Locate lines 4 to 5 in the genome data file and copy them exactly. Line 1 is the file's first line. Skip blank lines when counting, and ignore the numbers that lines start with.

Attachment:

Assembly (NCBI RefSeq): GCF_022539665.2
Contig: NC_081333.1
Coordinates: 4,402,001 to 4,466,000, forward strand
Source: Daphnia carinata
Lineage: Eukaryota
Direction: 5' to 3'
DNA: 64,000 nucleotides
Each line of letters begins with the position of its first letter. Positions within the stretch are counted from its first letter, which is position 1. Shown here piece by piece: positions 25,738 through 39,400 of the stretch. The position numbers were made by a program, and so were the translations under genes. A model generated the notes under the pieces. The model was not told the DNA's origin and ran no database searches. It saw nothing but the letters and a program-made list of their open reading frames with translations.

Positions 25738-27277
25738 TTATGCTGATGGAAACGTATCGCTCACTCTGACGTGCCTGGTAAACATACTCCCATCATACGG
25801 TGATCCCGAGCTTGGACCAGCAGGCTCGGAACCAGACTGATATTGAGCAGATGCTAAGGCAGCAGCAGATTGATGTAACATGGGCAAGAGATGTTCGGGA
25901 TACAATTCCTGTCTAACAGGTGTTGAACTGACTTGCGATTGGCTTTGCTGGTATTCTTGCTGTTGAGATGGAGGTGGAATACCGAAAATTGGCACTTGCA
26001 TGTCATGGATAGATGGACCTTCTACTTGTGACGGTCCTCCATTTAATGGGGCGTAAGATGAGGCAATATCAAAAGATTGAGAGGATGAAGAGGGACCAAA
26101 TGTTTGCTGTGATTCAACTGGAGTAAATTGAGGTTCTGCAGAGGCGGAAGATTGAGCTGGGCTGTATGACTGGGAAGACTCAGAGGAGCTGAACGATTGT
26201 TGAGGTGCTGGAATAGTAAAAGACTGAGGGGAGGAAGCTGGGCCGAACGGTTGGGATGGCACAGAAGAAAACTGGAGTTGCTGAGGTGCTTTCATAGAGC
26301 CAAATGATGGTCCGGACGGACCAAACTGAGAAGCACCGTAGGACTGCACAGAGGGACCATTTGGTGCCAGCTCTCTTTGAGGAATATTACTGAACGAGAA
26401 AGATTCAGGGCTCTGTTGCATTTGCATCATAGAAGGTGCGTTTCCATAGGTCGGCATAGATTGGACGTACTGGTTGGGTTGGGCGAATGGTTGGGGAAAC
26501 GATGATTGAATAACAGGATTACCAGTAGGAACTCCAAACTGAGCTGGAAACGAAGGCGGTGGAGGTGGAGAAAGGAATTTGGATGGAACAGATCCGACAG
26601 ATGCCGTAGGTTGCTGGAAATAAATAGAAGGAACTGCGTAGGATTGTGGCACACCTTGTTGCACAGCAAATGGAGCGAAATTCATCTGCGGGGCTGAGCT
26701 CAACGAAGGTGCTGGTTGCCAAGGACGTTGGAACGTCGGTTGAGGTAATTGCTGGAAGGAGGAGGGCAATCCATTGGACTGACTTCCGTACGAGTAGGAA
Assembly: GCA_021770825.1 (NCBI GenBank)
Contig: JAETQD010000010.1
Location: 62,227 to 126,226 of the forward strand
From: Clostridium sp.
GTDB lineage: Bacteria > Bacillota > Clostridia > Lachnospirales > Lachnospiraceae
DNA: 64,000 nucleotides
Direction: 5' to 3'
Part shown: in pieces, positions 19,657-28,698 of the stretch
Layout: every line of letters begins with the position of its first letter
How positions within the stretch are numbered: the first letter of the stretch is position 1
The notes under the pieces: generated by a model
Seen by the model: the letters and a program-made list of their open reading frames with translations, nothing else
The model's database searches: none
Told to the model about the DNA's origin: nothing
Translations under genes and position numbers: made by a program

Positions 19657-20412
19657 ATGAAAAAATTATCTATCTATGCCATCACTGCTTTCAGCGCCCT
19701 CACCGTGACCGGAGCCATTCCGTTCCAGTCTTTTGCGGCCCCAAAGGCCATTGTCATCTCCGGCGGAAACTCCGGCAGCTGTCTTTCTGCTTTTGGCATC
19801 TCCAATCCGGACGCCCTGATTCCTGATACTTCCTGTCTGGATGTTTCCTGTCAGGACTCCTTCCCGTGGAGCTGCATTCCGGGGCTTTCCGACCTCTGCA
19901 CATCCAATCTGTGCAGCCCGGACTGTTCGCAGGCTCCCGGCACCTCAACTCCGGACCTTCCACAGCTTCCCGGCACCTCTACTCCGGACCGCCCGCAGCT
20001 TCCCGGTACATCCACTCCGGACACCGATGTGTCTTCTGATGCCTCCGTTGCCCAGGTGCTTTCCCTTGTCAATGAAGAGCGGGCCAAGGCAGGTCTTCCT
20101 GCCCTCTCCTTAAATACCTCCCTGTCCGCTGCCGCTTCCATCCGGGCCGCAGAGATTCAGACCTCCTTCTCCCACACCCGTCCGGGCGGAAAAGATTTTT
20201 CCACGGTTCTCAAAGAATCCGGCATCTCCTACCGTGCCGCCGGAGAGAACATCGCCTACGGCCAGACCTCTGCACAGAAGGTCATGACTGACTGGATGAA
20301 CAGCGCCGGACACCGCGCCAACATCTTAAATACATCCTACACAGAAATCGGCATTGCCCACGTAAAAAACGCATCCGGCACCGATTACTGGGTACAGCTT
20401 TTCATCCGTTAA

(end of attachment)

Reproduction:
Source: Daphnia carinata
Lineage: Eukaryota